‘He was like one of us.’
‘No, he wasn’t.’
With this brief denial, the lawyer exposes the harsh truth, shattering a myth that keeps us comfortable – in reality, a village boy cannot live like ‘one of us’ in the city, with shared comforts and care. He can, at best, be well-fed and looked after with a certain amount of affection.
Despite these not being among Sen’s political films, they strongly reflect the times in which they were made. In Kharij, the family is in constant fear of unrest and ‘trouble’ from Palan’s friends and family. At the burning place, we see wall posters through the raging flames, some of which say ‘bodla nebo’ (we shall take revenge). In Ek Din Pratidin, Chinmayi’s family is informed of the body of a pregnant woman that has been found. As they return from the hospital ensuring it isn’t their daughter, several newspaper headlines flash on the screen against the backdrop of the city at night, a glimpse of the condition of women in Kolkata.
With Ek Din Achanak, Sen moves even more towards self-introspection. A retired professor tells his wife, ‘I’m coming back in a moment’, takes his wallet and his notebook, goes out and never returns. Here, too, we never know the reason for his disappearance, and we must come to terms with it along with the rest of his family. Ek Din Achanak is a complex film, a subtle understanding of human character and experiences. Each member of the family begins thinking of the professor in a different manner, understanding him a little more. It wasn’t that the family did not share a bond, but his disappearance makes them realise that something must’ve been amiss. In a scene from the film, Neeta (Shabana Azmi), the daughter closest to the professor says, ‘Perhaps our father wasn’t as great as we made him think he was. Perhaps he was just like the rest of us, an ordinary man.’
The daughters are forced to see their father in a new light, the wife rethinks their moments together, his words, his actions, and is slowly forced to reevaluate his relationship with his favourite student, Aparna (Aparna Sen). The film ends a year after the professor’s disappearance, and we see the family sitting quietly – the night is eerily similar to the one on which he had gone away, rainy and thunderous. Each of them thinks of the year they had gone through, and of all the things they have thought about the professor at different points in time. The film ends on a note of acceptance as they prepare to move on, letting go of the hope of his return. Unlike Kharij, the fact that the absence here is disappearance and not death, makes acceptance all the more difficult. Shabana Azmi recounts Mrinal Sen telling her during the shooting one afternoon, ‘Perhaps the character disappears in the film because he has come to terms with his own mediocrity. Maybe it’s time I face my own.’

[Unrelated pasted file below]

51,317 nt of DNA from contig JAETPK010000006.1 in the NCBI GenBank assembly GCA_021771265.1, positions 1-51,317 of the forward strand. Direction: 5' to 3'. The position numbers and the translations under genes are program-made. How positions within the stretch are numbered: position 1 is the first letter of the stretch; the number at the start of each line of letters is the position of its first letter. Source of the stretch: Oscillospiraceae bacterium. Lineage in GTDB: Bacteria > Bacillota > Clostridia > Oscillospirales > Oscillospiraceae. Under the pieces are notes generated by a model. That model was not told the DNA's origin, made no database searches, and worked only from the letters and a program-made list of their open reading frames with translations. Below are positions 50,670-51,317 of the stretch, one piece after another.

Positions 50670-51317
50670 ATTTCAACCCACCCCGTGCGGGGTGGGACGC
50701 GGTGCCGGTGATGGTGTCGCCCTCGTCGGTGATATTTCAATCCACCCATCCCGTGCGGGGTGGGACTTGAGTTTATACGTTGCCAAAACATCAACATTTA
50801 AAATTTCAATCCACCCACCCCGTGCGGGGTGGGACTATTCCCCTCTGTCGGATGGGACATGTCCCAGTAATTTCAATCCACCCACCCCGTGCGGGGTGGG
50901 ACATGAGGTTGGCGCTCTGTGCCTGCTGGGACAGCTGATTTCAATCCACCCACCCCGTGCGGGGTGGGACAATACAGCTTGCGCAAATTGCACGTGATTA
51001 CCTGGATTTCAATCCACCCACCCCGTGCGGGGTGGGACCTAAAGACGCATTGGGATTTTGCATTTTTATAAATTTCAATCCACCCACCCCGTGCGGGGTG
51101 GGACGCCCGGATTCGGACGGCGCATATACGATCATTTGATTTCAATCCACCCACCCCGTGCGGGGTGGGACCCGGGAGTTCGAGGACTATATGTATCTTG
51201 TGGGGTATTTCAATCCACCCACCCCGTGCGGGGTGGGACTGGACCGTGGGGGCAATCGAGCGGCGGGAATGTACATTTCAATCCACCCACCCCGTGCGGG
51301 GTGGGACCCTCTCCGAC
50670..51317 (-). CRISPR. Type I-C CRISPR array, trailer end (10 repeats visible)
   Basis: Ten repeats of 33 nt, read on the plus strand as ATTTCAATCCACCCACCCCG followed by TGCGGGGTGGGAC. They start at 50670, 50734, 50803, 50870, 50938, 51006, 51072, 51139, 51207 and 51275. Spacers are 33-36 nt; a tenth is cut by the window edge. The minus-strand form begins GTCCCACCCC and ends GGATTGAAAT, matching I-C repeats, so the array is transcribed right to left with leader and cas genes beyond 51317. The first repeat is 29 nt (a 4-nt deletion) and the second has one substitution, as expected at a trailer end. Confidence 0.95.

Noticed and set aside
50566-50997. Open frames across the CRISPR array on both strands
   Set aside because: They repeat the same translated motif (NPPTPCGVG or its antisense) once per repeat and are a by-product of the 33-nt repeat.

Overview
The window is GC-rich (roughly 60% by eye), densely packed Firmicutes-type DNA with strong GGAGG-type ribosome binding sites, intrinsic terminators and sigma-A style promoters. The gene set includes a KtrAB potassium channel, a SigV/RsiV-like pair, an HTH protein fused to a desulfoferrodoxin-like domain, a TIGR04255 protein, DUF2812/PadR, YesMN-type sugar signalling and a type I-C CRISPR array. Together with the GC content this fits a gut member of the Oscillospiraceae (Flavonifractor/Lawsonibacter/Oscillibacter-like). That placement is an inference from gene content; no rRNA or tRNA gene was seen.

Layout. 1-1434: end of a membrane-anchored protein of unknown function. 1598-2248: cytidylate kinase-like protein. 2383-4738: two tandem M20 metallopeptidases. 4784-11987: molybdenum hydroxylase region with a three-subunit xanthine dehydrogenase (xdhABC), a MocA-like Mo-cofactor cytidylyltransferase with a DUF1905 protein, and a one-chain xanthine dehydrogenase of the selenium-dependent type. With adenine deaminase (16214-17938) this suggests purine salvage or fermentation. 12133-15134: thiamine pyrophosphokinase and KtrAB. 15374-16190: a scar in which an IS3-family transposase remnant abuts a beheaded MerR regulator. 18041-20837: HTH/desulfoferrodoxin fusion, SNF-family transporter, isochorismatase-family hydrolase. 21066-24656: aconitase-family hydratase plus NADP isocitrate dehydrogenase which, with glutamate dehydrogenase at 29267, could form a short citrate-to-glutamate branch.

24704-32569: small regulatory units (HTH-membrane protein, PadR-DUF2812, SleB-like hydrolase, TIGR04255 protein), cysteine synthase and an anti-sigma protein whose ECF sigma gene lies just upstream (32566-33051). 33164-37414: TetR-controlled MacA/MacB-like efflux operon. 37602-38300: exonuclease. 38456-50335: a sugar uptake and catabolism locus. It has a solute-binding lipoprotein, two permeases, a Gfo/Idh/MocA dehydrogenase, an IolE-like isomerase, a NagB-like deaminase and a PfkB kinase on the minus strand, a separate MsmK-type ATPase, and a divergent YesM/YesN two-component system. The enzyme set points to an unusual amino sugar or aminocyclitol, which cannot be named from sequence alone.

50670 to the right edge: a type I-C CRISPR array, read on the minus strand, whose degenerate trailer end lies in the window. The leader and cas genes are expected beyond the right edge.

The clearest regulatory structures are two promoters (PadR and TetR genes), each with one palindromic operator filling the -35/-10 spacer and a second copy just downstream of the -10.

The fact that the filmmaker, despite being very far from mediocre, questions himself during the making of the film, takes him closer to its success. This is precisely the reason for making these films – to compel the viewers to ask questions, to think and begin a conversation around everyday happenings. At a certain level, Chinmayi, Palan and the professor perhaps share the same ground – a member of the unit who is integral to the whole, but less understood by the rest. Strangely, it is their absence that binds them closer to the unit. On the morning after Chinmayi’s return, we see her mother resuming the household chores, but as she looks out of the kitchen window in the final scene, there’s a new depth of understanding in her eyes. Palan’s father leaves for the village, and the Sens shall perhaps never keep a servant boy again, but their understanding of their surroundings and their behaviour towards every other individual they come across might be significantly altered. The professor’s family shall perhaps never get the closure they continue to look for, but they shall spend large portions of the rest of their lives looking back at the years spent with the professor and grow closer to him and to each other. Absence leaves a void, and at the same time it fills another – a void of values, morals and thoughts.
Ami O Amar Cinema: Mrinal Sen
Montage: Mrinal Sen
Images: Film snapshots / photographs from www.mrinalsen.org